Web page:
In 2006, the skeletal remains of a #London #Woman were found in a flat, where she had lived alone, and had died three years earlier, unbeknownst to anyone. Due to the body’s advanced state of decomposition, the cause of death was unknown, as was the woman’s identity. She had been discovered after her rental arrears had climbed into the thousands of pounds, and officials from the local council, from whom she had been leasing the flat, forcibly entered her #Home. The #Television was still on, tuned into BBC1, the channel she had been watching when she died; the unsympathetic world flickering unceasingly before her amaurotic eyes.
She was later identified as #JoyceCarolVincent, a 38 year old woman of Caribbean descent. And by all accounts beautiful, beloved and the last person in the #World anyone would have ever expected to die #Alone.
How could this have happened in London in the 21st century and to someone so young? Who was she? How had she lived?
The story fascinated independent filmmaker #CarolMorley, who decided to uncover more information about this woman via a #Film / #Documentary - Dreams of a Life
She transpired to be as enigmatic in #Life, as she had been in #Death.
London, where she had lived her whole life, is, paradoxically, both hyper- #Social and extremely isolating at the same #Time. You are surrounded by #People constantly, most of them strangers, all of them on the move, every hour of every day, unsettled and unsettling. You acquire the manners of a megacity dweller.
Joyce had been the consummate #City girl of 1980’s London, a place and a woman on the move. She’d had a high-flying job in finance and an eclectic group of #Friends. Most of whom remember her fondly. How pretty she was, how composed and elegant and how unthinkable it was that this woman with such gazelle-like grace could meet such a #Sad end.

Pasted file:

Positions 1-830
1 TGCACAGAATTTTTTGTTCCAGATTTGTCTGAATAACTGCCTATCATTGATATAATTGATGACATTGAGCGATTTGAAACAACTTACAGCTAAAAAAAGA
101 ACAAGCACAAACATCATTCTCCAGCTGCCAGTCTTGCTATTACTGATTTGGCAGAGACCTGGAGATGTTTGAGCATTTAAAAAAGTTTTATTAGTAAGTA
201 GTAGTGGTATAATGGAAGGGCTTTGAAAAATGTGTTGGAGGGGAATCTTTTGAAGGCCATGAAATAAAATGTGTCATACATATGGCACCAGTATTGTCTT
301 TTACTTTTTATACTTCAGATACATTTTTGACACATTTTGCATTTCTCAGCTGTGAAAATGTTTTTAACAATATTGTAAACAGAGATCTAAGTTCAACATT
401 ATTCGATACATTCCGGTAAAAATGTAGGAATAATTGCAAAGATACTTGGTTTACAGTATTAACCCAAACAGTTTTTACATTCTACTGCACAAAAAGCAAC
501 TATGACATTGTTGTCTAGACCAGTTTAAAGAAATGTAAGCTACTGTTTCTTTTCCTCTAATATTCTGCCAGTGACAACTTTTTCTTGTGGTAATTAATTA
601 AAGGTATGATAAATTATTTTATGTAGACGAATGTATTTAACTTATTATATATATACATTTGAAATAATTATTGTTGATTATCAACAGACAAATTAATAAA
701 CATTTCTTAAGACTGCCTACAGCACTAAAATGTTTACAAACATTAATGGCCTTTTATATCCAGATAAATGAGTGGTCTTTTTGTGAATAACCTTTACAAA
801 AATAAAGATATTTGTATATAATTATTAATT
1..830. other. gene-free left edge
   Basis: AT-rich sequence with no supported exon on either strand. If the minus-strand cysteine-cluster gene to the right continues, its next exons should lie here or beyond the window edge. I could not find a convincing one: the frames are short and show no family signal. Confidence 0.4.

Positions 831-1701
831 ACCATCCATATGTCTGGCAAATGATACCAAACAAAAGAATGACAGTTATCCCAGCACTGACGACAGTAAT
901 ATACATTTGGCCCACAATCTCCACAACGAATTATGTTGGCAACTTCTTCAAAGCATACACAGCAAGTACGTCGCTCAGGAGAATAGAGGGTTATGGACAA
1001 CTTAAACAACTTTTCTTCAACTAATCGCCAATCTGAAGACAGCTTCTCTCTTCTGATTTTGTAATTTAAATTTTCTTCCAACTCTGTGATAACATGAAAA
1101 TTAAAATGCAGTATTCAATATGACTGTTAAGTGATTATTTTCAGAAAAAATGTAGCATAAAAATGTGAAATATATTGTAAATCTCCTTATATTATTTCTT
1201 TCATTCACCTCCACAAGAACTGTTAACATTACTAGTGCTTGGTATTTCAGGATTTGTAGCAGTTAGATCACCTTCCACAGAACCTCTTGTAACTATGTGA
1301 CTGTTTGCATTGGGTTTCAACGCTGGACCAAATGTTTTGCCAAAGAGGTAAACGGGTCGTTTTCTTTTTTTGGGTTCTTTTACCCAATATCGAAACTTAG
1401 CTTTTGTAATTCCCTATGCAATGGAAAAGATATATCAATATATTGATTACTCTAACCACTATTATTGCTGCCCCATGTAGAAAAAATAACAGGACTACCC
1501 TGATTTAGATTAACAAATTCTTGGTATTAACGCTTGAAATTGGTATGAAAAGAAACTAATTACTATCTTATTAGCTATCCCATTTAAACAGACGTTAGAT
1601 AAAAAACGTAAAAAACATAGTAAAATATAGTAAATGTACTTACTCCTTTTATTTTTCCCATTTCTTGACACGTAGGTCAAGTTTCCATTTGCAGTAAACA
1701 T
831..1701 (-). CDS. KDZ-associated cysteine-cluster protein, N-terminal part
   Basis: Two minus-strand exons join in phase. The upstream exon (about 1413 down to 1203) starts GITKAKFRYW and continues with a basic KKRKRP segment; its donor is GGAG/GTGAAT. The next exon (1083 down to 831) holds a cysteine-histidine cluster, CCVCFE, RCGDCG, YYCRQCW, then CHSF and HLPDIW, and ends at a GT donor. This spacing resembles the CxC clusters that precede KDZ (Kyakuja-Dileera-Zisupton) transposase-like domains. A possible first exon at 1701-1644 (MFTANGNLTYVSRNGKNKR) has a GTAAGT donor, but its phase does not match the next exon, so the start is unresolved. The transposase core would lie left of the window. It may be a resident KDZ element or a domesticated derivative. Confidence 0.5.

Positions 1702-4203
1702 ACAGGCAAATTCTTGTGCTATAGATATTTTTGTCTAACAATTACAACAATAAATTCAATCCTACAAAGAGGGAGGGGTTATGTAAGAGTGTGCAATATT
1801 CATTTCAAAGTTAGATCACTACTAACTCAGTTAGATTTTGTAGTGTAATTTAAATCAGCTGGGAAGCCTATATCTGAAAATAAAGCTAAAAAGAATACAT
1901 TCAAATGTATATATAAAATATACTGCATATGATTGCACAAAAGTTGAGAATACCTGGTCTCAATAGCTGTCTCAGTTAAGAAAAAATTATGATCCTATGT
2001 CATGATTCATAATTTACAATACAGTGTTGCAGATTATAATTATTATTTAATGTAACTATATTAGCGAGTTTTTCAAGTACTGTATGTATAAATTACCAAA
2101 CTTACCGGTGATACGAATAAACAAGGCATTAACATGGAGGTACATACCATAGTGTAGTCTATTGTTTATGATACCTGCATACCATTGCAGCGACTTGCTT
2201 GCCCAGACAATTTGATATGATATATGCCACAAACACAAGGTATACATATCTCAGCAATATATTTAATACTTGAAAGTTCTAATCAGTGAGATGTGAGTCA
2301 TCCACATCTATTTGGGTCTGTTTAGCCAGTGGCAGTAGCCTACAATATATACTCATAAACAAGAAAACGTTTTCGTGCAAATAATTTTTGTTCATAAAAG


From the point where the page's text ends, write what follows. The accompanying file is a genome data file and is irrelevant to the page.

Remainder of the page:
She died the type of death that people joke about. Bridget Jones famously surmised that she would die alone, a spinster, and be found six months later half-eaten by Alsatians.
But not someone like Joyce - She had never been short of boyfriends or suitors. Two of her boyfriends who participated in Dreams of a Life recalled her in such a #Way that one was left with the impression that the lovely Miss Vincent had left an indelible mark on their #Hearts. This was someone #Unforgettable.
So how had she lain seemingly forgotten for so long?
It would appear #Pride
The details are hazy but the facts pieced together from before she died indicate that she had fallen on hard times. There were rumours of an abusive relationship: she had spent time in a battered woman’s home before she had moved into the council flat where she had died. Friends were incredulous when they discovered that this had been her final resting place. They could never picture her living somewhere like that. Not #Successful #Ambitious Joyce.
Ashamed of this and not wanting to expose herself or expose her weaknesses, she had shut people out. She’d drifted from place to place. No one knew where to find her. An old friend, during an interview in the film, recounted an incident where she’d bumped into Joyce in the street, she’d called out to her, and Joyce had purposefully put her head down and walked on, refusing to acknowledge her. “If that’s the way you want it”, her friend had thought.
We are caught up in the endless, rushing stream of life. Our lives tragically temporal, passing, ephemeral. We live, we die.
#JoyceVincent - Perhaps we all know her in some way.
Morley’s 2011 film #DreamsOfALife will be shown on #Channel4 Freeview #February7th 2013 at 10pm #PeopleAreNeverJustNumbers